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I have a 4 gallon small tank and a larger 15 gallon tank.

In the smaller tank I have a couple of guppies, a sailfin catfish and a male fighter. I have kept this combination of fish before without any problems, I have also had a fighter, catfish and angel in a similar tank.

However, I went away over the weekend and came back to find the tank absolutely fine, the weekend feeder block had done its job and I rewarded them with some blood worms. My fighter was perfectly happy. They have been in the tank for a month prior to today, and were absolutely fine last night. But this morning I couldn't see my betta, and then I found him huddled up against the heater. His fins were almost completely stripped and although he was breathing he wasn't moving much.

I haven't noticed any major issues before except that the catfish will chase him away from an ornament he likes to hide in. The betta has plenty of other places to hide and one of the reasons I loved him was that he normally chose a floating jellyfish ornament my GF got him and he would sit in the top and spin around. I have also noticed that one of my guppy's tail is split, though I attributed this to my plastic plant and the fact that guppies can get a bit scruffy.

But overnight, my fighter has been mauled, I am tempted to move the catfish into my other tank, at least temporarily.

Problem is, I don't want him to start attacking the fish in that tank who are a bit newer and still settling in. That tank has a couple of dwarf gouramis, black widows and guppies as well as a bulldog pleco (small).

I don't want to move the fighter if it is still alive as the shock might kill it outright, and to be honest I'm not convinced he will survive long enough for someone to answer this. Which hurts me deeply.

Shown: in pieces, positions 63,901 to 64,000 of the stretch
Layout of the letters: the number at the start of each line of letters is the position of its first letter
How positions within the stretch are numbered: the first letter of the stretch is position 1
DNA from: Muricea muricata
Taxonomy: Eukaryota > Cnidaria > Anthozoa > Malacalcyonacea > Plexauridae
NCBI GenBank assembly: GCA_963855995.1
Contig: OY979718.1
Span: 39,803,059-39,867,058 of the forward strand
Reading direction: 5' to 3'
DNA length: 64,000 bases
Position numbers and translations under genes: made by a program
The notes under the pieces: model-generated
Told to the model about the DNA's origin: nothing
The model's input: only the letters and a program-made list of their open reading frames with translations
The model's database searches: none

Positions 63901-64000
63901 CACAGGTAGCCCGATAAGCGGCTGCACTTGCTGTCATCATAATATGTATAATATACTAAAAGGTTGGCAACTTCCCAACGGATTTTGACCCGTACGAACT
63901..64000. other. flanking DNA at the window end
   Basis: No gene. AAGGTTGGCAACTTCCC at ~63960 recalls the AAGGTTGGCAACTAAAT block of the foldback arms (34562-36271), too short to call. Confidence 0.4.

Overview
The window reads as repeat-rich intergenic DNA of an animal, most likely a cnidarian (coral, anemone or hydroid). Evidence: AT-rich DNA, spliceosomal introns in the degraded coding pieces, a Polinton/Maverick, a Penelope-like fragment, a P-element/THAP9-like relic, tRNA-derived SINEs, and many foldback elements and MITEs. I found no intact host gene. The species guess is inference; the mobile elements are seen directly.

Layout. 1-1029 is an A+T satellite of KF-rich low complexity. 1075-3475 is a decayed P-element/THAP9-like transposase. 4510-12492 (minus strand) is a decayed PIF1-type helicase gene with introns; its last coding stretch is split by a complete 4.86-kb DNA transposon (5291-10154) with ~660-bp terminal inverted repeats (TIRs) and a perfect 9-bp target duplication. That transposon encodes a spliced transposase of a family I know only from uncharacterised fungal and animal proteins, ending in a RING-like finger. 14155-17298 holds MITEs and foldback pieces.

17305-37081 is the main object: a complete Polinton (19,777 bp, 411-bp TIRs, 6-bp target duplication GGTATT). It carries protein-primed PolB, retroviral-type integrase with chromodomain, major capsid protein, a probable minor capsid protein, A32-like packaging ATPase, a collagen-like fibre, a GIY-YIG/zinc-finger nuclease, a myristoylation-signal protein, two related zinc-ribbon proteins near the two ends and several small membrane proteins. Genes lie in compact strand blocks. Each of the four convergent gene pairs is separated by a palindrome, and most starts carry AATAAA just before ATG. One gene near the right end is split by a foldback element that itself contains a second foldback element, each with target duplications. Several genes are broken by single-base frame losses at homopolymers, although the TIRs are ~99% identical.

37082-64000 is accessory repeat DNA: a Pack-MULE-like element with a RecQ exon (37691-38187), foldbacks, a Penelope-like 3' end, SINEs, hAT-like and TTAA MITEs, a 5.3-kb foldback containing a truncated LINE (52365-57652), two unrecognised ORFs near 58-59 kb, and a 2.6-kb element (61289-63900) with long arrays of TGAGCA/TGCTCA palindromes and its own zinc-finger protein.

The tanks are clean and well cared for, all the levels are bang on. There is plenty of oxygen in the water and the pump pushes the water above the surface to increase the amount of oxygen, but reduce the current for the benefit of the betta. It is due a water change today, I normally do it on saturday but I was on holiday, and I have been doing it weekly while it is new.

I want to know a) whether it is likely the catfish which attacked him, b) what I should do to try and keep him (and the guppies) alive and c) what I should do with the catfish if it was him. Can I calm him down by separating him for a while, or will he need to be returned to the shop.

Incase you worried - The idea was always to move the catfish into the bigger tank eventually. He was in the smaller tank when we got it so don't say its unfair to keep him in a small tank. I was going to replace him with a couple of Sterbas corys.

  • Well I got up this morning to find seven of my eight bettas dead. I can only attribute this to the catfish killing them. Tested the water and all is fine there. – user6586 Feb 1 '16 at 17:59
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The catfish we have in home aquariums, are generally docile, and non predatory. They cannot chase non catfish fish as they basically are not great swimmers. What happens is that, the aquarium catfish need meaty, i.e. protein containing diet as they grow older.

In case they do not get this protein from whatever food they eat, algae, and leftover fish food, they will try to eat the slime coating off the other fish. Bigger fish such as cichlids will then attack the catfish to defend themselves, but smaller fish such as a betta, cannot.

I have had 3-4 pink zebra danios (glo-fish) vanish from my tank, over as many months, which I attributed this to the 2 plecos (of the sailfin variety) who share this tank. I now know that the plecos were a bad decision, but no one buys back a pleco. For obvious reasons.

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So, not all but some catfish are considered semi-aggressive, like redtail/rainbow sharks. If when you say sailfin catfish you are referring to a plecostamus, then they are the same way. They can become bullies, especially in small habitats. Your 4gallon is overcrowded, and although you said you have had this mix before that does not mean you can predict a semi-aggressive fish's behavior. In the future for micro-aquariums, try corydora catfish or pygmy corydora catfish.

Also, Bettas have been known to mix with community fish, but it's typically recommended to keep them in a larger aquarium where they can claim their own territory, and to keep long finned or fancy tailed fish separate, because if they don't kill, they'll fin nip. I'm sorry for your loss, sounds like he was a pretty cool betta.

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